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Our shop, recently, received several (many) acoustic guitars with changed action and neck misalignment(s) even though owners made efforts to ensure their guitar is in a controlled climate, or in a case, or breathing open air (A/C) kept in house. Despite owner care and handling these guitars changed.
Some guitars we received had high action, underset necks, and dehydrated bodies while other guitars had signs of overset necks, fret buzz, and bloated bodies. These are symptons of: CLIMATE CHANGE to a guitar.
Procedurely, when a neck is underset with high string action the remedy is a neck reset followed by a full fret dressing. Conversely, the same procedure is the remedy for an overset neck.
We've changed our analysis when now we see these conditions. That is, prior to looking at mechanical dsyfunctions we are now examing a guitar's hydration to see whether an instrument is over-hydrated or under-hydrated.
Hydration is more easily spotted on an acoustic guitar as opposed to a solid body, but semi hollow guitars such as Ibanez Art Core(s) or ES 335 style guitars do show signs of hydration. Naturally a full size archtop (Jazz Guitar) will show definite signs of hydration positive or negative.
The question presented is what is causing pos/neg hydration in the tropics such as South Florida?
Conventional wisdom tells us that dry heat will dry guitar wood while 100% humidity will over saturate guitar wood or, frankly, any wooden instrument (e.g., violins, cellos, and pianos).
As a side note for those that own or may have owned a piano, many of us may recall that pianos had a damp chaser installed in the piano or had one installed. A damp chaser being a heated element that controls moisture over the sound board in the piano. Not being a piano expert the presumption is a damp chaser chases over-moist conditions, but is shut down when not needed. Thus, even pianos have a method to balance moisture content.
We've argued that the high humidity of So. Fla is not dangerous for guiatrs; moreover, that bottling up an instrument in its case is stifling; further, that letting a guitar set out in the open is healthy unless there's a cold snap and heat is turned on or hurricane like weather makes 100% humidity a constant. Well we are changing our line of thought effective immediately.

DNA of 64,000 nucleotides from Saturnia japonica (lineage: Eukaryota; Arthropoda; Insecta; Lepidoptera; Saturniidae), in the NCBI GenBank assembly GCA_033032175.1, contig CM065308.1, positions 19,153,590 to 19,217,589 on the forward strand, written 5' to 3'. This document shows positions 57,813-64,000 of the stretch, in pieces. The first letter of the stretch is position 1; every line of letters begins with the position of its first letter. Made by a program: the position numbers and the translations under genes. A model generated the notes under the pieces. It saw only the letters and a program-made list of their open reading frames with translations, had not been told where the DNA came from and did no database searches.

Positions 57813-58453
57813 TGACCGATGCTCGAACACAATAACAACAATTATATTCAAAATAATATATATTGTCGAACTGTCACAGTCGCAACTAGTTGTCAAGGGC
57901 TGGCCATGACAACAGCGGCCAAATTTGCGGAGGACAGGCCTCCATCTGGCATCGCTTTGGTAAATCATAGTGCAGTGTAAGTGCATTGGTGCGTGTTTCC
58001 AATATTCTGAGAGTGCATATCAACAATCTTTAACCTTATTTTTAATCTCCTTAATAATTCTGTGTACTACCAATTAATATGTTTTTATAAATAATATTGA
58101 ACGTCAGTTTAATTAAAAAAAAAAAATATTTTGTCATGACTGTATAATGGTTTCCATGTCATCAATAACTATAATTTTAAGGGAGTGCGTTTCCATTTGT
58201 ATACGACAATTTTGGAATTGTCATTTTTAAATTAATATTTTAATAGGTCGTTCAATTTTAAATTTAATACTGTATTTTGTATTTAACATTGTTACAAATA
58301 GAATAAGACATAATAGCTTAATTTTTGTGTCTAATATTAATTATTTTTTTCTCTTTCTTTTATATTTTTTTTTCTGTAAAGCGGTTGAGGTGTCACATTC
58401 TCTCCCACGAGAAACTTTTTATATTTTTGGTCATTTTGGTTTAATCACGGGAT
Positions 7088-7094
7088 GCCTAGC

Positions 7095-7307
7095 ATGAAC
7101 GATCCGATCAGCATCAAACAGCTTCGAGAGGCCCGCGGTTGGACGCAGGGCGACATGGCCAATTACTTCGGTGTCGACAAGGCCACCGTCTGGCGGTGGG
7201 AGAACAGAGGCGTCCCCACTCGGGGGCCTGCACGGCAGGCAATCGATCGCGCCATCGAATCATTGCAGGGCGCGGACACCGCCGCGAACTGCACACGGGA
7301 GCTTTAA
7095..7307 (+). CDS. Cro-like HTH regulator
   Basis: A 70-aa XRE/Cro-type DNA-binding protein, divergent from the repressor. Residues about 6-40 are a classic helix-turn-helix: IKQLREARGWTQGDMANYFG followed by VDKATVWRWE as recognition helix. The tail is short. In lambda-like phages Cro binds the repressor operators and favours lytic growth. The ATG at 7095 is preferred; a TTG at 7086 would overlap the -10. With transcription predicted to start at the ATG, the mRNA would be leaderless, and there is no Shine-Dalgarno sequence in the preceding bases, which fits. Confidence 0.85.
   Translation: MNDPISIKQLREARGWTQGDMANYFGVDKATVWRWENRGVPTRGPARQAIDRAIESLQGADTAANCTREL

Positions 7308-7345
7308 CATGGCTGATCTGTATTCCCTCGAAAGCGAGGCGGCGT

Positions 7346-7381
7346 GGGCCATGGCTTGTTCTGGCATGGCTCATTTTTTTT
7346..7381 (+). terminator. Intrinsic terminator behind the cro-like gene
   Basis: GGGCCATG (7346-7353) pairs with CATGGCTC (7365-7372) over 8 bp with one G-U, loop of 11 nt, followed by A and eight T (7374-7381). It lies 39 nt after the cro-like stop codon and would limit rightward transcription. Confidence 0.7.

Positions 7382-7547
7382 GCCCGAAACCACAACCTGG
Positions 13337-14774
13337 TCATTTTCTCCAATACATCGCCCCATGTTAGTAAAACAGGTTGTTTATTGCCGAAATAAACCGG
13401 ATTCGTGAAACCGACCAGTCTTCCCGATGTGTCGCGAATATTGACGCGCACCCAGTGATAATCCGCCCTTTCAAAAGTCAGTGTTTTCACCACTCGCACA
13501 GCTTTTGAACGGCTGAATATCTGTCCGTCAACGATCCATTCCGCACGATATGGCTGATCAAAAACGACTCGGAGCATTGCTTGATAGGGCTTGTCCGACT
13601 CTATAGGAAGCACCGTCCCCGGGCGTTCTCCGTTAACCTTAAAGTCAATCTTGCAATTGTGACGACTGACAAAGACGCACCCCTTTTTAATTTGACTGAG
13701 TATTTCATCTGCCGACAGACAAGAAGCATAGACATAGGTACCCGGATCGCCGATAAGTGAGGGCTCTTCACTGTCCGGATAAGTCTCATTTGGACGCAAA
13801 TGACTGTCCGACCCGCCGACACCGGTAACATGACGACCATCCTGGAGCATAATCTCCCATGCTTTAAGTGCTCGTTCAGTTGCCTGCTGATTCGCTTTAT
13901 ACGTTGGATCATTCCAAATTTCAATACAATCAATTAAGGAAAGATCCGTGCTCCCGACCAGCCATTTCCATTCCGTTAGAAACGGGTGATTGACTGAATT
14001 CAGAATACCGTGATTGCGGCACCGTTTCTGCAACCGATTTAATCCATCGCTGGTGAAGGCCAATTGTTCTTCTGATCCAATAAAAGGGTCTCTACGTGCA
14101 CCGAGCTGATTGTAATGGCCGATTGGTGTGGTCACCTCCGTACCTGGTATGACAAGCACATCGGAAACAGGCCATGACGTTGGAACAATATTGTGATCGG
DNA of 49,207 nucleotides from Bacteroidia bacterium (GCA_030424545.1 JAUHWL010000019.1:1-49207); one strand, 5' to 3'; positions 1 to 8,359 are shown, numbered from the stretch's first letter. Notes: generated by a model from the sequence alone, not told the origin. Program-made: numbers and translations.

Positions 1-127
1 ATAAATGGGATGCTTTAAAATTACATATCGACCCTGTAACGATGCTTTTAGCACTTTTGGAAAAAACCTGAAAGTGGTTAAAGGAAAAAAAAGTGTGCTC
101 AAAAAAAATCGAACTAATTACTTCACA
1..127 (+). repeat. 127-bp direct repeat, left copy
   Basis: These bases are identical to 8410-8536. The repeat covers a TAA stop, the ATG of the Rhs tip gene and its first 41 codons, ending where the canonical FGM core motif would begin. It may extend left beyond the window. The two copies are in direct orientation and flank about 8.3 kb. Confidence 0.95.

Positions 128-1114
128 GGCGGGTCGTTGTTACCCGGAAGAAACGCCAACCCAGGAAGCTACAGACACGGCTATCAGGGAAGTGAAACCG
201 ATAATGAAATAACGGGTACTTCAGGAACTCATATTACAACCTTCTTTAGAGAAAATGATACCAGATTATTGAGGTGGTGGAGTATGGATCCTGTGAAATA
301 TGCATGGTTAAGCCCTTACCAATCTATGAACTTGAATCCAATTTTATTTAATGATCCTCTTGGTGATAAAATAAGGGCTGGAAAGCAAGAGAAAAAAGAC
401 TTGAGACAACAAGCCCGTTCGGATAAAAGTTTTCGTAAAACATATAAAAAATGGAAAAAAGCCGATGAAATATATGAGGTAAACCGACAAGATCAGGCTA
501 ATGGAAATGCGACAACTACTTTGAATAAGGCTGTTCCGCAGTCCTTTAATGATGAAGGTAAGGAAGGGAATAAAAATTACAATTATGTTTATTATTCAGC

We still condone allowing an instrument to sit in open air on a stand as opposed to a closed case understanding precautions during constant 100% humidity. However, controlled air (i.e., air conditioning) we now believe impacts an instrument more so than thought. That is, A/C does remove moisture from the air. You know, that hot moist humid air that makes us uncomfortable. Thus, A/C removes needed or required moisture for wood. An overlooked change of climate that impacts a wooden instrument.
Accordingly, today, we now concur with the wisdom that a 40-50% humidity factor is the "Goldi-locks" environment for a guitar. We recomend that owners should have a "hygrometer" in a music room or locale where instruments are kept to monitor humidity.
Our shop now has a humidifier that monitors (controls) humidity 24 hours a day everyday. This unit balances moisture at a set level of 60% and it makes a difference.
For those that want more information about "humidity" and its effects, see our article titled: GUITARS & HUMIDITY.
Also, Mr. Bob Taylor (of Taylor guitars) has a very good video on the Taylor web site that addresses what climate change does to a guitar. Here, Mr. Taylor forces a dehydration of a Taylor guitar to show what happens to a dried out guitar. We recommend viewing the video.
In close, as aforementioned, we are now upgrading our instrument analysis' to take a first look at a guitar's overall condition prior to rushing to make mechanical corrections that may not be necessary if spotted in time.